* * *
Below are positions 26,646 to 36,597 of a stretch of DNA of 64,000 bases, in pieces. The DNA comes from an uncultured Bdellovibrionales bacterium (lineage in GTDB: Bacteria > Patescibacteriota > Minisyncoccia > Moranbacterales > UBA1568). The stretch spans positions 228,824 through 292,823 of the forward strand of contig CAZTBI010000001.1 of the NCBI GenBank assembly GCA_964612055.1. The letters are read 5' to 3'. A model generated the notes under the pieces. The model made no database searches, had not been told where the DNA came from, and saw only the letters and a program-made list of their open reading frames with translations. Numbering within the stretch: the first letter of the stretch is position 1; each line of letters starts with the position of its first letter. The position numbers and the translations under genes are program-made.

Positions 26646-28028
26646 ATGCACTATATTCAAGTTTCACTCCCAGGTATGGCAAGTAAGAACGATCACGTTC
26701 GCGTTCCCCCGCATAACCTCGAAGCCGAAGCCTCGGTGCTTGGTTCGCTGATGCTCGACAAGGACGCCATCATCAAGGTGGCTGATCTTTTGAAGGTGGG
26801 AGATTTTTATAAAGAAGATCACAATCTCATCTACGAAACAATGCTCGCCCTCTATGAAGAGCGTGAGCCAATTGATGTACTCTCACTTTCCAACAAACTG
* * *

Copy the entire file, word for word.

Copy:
Below are positions 26,646 to 36,597 of a stretch of DNA of 64,000 bases, in pieces. The DNA comes from an uncultured Bdellovibrionales bacterium (lineage in GTDB: Bacteria > Patescibacteriota > Minisyncoccia > Moranbacterales > UBA1568). The stretch spans positions 228,824 through 292,823 of the forward strand of contig CAZTBI010000001.1 of the NCBI GenBank assembly GCA_964612055.1. The letters are read 5' to 3'. A model generated the notes under the pieces. The model made no database searches, had not been told where the DNA came from, and saw only the letters and a program-made list of their open reading frames with translations. Numbering within the stretch: the first letter of the stretch is position 1; each line of letters starts with the position of its first letter. The position numbers and the translations under genes are program-made.

Positions 26646-28028
26646 ATGCACTATATTCAAGTTTCACTCCCAGGTATGGCAAGTAAGAACGATCACGTTC
26701 GCGTTCCCCCGCATAACCTCGAAGCCGAAGCCTCGGTGCTTGGTTCGCTGATGCTCGACAAGGACGCCATCATCAAGGTGGCTGATCTTTTGAAGGTGGG
26801 AGATTTTTATAAAGAAGATCACAATCTCATCTACGAAACAATGCTCGCCCTCTATGAAGAGCGTGAGCCAATTGATGTACTCTCACTTTCCAACAAACTG